Monday, February 02, 2009

1/15 CSBA:NEXUS BREAKFAST notes on Elevator Pitch

Practice, Practice, Practice!
Practice you pitch so that it comes easily and in a conversational manner

Your pitch will evolve overtime; let it change naturally as your business/customers do and stay fresh.

Your pitch shouldn’t be over a minute, but if you practice and cut out the excess, you can fit in a lot of information.

Recruit a friend to listen and provide feedback. Friends that don’t work in sustainability provide particularly fresh eyes.

Recruit past clients—what do they like about your company? What do they come back to you or refer you for? What they say is what sticks out about your company, include it in your elevator pitch.

Define your Services and Scope of Business
Ask yourself: am I giving too much information or too little?

There’s a lot your company does, but people think in hooks and boxes. Come up with a slogan/tagline, or broad boxes describing your work.

How do you differentiate yourself?

Address/Avoid Assumptions
The words “green” or “sustainable” come with a set of assumptions, such as the affordability of service/product and your credibility.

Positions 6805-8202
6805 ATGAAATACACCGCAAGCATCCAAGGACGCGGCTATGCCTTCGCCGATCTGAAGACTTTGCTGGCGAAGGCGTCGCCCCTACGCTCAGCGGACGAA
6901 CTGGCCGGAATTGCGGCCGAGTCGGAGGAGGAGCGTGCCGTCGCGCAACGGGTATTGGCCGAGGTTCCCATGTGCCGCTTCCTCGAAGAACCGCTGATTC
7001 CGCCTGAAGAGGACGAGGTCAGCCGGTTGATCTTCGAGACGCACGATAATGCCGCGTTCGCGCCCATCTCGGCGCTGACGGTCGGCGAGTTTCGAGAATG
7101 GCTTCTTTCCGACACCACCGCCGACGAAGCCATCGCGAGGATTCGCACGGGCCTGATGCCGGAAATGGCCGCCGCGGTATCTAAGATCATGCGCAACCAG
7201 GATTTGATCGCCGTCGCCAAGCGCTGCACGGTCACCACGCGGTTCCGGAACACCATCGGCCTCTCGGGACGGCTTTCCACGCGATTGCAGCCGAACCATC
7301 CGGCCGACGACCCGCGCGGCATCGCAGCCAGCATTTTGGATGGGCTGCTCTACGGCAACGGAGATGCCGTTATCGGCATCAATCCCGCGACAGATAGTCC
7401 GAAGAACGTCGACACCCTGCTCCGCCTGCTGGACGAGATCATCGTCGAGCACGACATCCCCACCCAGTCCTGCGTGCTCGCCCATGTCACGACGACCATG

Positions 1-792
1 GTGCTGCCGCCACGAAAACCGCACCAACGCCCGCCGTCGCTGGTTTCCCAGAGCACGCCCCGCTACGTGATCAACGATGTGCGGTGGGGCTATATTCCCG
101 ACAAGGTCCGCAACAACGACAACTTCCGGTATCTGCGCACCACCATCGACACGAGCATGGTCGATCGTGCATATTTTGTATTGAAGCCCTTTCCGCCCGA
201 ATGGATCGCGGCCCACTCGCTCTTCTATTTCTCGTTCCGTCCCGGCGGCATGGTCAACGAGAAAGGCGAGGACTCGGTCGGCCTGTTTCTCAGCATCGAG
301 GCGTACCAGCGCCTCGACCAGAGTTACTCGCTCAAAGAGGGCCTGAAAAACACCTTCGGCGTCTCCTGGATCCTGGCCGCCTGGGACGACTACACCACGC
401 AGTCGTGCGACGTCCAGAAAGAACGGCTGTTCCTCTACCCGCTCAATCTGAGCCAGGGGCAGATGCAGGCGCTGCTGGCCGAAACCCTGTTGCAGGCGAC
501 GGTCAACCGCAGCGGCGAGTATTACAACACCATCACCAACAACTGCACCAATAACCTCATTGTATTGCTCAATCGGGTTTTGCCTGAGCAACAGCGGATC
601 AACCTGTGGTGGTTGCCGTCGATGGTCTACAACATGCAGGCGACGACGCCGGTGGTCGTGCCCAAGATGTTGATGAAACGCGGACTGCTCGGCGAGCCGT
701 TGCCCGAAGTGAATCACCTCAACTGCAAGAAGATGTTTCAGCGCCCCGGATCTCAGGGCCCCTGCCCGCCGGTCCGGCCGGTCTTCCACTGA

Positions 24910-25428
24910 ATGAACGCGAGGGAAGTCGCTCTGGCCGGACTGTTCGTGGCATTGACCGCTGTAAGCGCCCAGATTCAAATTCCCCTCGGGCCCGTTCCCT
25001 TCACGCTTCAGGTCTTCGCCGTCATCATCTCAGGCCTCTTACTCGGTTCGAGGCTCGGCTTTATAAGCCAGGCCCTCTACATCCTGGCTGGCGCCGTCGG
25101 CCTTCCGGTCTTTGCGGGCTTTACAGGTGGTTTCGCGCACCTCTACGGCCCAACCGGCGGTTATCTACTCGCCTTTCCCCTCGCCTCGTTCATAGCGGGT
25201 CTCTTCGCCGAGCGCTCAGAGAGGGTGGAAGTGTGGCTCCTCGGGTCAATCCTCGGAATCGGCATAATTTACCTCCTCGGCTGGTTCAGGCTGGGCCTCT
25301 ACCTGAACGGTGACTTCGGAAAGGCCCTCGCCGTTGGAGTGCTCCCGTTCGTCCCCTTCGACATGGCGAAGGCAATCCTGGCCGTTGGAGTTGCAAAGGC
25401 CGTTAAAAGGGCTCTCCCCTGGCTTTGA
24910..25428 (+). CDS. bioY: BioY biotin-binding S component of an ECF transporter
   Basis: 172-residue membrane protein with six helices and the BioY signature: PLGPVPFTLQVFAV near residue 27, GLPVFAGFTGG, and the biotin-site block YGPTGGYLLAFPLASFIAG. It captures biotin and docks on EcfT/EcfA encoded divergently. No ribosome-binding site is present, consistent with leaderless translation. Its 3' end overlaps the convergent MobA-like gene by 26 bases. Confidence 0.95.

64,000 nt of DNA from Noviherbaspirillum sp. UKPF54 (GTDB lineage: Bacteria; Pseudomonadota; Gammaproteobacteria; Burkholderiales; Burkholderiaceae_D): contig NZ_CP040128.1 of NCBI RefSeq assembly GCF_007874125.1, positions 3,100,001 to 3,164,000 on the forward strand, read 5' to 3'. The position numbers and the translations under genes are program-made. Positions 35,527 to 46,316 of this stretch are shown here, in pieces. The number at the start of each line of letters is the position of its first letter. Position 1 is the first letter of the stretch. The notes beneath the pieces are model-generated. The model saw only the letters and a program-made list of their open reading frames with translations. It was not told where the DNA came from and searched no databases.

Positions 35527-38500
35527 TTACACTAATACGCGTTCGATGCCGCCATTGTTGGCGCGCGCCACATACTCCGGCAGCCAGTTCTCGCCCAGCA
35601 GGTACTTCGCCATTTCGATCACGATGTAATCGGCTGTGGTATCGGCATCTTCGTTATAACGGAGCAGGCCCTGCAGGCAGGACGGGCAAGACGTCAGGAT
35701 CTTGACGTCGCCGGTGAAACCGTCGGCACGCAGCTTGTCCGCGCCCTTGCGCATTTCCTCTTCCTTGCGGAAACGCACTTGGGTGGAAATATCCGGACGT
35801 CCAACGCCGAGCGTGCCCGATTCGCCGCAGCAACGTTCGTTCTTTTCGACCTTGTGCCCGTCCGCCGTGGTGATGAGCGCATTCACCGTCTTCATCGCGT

“Sole Practitioner” also comes with a set of assumptions.

Potential clients want to know if you can handle their business. One way to show capabilities is to list current clients.

Cast a wide net
Make your elevator pitch appealing to all people, rather than pigeonholing yourself during your pitch. You can decide later whether or not you want them to be your client.

Activist may be a trigger word, advocate is usually not.

Avoid jargon like triple-bottom line that may not be commonly understood.

Networking is a Two-Way Street

The person you are talking to may not become your customer, but their contacts may! So, help them out by matchmaking and they will return the favor at some point.

See if there is an opportunity to talk more. End your pitch with a question: “What do you do?”

In your pitch, answer the question “What do you do?” but also open the door for more conversation by avoiding too much detail.


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